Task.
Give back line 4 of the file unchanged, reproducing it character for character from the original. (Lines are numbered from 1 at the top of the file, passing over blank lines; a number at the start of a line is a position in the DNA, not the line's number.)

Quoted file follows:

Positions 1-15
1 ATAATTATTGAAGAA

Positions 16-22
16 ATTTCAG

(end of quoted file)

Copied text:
16 ATTTCAG